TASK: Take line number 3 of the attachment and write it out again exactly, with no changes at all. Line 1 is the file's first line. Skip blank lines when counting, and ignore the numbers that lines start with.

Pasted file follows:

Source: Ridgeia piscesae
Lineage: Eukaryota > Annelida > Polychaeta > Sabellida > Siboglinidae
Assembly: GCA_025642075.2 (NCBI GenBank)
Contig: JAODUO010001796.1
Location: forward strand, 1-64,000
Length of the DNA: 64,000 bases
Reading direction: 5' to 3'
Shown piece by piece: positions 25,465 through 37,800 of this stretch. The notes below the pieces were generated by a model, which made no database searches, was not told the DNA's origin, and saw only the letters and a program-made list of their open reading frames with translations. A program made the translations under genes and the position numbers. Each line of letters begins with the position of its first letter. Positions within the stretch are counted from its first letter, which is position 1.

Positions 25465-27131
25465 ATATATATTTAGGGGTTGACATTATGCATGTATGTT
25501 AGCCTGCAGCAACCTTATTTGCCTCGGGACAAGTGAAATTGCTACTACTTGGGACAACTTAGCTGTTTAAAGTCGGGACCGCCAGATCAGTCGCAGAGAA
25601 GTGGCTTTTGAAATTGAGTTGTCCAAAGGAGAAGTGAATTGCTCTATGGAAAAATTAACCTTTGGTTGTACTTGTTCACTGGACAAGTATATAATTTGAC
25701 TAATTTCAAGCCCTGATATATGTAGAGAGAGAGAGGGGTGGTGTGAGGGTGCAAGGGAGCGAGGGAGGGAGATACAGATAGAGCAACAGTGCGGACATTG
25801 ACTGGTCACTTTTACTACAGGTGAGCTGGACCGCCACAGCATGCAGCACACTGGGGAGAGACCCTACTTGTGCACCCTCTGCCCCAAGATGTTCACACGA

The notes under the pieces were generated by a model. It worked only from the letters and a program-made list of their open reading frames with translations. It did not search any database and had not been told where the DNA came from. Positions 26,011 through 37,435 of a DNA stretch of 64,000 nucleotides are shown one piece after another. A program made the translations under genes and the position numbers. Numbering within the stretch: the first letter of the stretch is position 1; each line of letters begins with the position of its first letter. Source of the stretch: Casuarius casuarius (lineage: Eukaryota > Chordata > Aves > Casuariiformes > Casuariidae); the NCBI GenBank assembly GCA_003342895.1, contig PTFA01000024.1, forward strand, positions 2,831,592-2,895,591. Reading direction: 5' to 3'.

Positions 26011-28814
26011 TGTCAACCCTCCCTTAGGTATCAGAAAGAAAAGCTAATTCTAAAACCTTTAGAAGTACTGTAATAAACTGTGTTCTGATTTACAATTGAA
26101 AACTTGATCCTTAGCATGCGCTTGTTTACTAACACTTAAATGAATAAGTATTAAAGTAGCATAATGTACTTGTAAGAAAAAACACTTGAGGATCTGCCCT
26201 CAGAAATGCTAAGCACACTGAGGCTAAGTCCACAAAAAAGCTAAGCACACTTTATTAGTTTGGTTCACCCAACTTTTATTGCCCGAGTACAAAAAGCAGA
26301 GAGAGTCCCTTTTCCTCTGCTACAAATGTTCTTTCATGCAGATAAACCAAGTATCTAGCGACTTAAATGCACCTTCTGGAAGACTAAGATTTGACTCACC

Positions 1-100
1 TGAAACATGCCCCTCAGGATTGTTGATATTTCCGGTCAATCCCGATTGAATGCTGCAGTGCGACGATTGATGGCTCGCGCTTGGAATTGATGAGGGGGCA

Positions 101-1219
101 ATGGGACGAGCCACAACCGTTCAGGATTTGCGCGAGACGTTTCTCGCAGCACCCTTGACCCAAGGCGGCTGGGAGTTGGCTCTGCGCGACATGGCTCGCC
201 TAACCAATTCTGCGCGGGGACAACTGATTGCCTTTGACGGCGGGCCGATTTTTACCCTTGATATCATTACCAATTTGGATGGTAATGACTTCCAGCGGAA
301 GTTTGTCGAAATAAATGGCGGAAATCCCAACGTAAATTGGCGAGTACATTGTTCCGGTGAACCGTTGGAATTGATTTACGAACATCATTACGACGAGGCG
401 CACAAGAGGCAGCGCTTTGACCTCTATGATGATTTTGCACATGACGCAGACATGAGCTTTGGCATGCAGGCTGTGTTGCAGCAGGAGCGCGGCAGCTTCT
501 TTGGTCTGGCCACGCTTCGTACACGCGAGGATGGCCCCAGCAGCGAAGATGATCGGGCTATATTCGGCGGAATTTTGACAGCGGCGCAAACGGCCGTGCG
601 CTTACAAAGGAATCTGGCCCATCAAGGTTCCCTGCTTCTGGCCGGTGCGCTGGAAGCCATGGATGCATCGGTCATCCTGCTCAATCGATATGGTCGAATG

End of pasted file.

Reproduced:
Assembly: GCA_025642075.2 (NCBI GenBank)